Recovery – Trunk throwing

Practice: This exercise consists of the following steps, only when a step is successful, the next step is taken. If the rower(s) no longer succeed, go back to step 1 and start again with the steps.
Step 1: Have the rower(s) stationary: trunk at the finish position, the arms extended and the blades flat on the water. Then ask them to throw the trunk forward as quickly as possible. Make sure it happens as fast as possible. If it's too slow, ask that the trunks are not "tossed" but "thrown".
Step 2: Have the rowers row a piece, throwing the trunk forward as quickly (aggressively) as they did while laying stationary. The movement of the trunk from the draw to the recovery must not have a pause and the trunk must be brought forward quickly and directly.
Step 3: Then ask the rowers to move the handles from the catch into a lying "” to above the knees (J-stroke) while maintaining an acceleration. Ask them to do this as if they have been rowing this way for 30 years, so that the movement is made a little less extreme.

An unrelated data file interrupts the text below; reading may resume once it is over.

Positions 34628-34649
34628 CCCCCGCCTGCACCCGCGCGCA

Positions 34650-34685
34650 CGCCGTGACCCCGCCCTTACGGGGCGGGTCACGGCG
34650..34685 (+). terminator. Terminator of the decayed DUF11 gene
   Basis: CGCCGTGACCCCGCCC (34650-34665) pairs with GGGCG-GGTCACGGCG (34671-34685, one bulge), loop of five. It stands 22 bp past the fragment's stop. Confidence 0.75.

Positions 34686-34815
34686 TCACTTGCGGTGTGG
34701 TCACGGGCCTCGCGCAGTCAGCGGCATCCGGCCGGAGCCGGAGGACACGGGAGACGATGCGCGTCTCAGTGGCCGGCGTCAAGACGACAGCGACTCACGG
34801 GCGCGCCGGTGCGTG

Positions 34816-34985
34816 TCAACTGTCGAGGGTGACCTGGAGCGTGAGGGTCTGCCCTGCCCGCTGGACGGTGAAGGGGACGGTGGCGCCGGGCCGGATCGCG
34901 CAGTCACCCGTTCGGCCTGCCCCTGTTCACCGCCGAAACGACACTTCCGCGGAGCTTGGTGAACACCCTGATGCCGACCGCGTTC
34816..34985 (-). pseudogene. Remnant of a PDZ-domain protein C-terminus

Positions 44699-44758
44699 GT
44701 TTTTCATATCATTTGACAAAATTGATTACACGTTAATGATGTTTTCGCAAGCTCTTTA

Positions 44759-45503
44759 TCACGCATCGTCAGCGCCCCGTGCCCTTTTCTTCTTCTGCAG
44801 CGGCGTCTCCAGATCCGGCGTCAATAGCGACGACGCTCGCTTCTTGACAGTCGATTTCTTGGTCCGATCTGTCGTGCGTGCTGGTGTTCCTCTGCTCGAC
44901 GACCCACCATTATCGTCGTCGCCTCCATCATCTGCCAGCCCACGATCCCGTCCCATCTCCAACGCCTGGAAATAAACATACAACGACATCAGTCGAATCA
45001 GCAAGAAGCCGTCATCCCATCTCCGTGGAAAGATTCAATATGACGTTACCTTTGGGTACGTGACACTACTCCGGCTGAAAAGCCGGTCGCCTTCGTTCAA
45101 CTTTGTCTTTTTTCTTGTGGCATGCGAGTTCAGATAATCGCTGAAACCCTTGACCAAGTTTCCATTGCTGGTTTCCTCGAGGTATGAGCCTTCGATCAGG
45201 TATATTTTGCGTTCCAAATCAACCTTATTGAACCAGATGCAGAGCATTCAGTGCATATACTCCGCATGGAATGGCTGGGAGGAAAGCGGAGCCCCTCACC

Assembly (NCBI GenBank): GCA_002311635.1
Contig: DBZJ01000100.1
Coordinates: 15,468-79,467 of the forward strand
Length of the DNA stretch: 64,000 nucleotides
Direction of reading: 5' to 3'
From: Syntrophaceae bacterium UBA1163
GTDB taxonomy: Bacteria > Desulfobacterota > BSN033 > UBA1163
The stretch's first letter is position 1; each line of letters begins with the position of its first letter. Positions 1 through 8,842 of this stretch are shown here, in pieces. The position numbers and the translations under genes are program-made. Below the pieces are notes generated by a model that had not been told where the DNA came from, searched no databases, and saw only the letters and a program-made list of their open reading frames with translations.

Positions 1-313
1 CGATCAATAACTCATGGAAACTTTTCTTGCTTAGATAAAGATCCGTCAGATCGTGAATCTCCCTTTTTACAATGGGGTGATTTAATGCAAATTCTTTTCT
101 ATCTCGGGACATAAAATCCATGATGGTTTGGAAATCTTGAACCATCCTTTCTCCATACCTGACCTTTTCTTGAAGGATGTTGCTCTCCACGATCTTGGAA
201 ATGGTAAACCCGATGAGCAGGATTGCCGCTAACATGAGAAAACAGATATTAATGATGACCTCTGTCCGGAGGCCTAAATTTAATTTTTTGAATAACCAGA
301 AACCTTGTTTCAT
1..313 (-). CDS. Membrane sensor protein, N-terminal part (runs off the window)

Step 4: Finally, in addition to the quick body over (step 2) and move the handle(s) smoothly (step 3), ask the rowers to slide quickly and smoothly by:
●  either move the handles evenly away, as if both garden doors are being opened (sculling) or let the outer hand run away (sweep rowing);
●  either pull the foot stretcher or boat evenly towards you,
Type: Stepwise Motor exercise developed by Jeroen Brinkman. Uses differential learning.
Purpose: Teach correct recovery rhythm.
Focus: Depending on the step on the trunk, on the handles and on the foot stretcher.
Transfer: Is part of this exercise.

Recovery – Practice body over
Catch – Reverse and normal stroke

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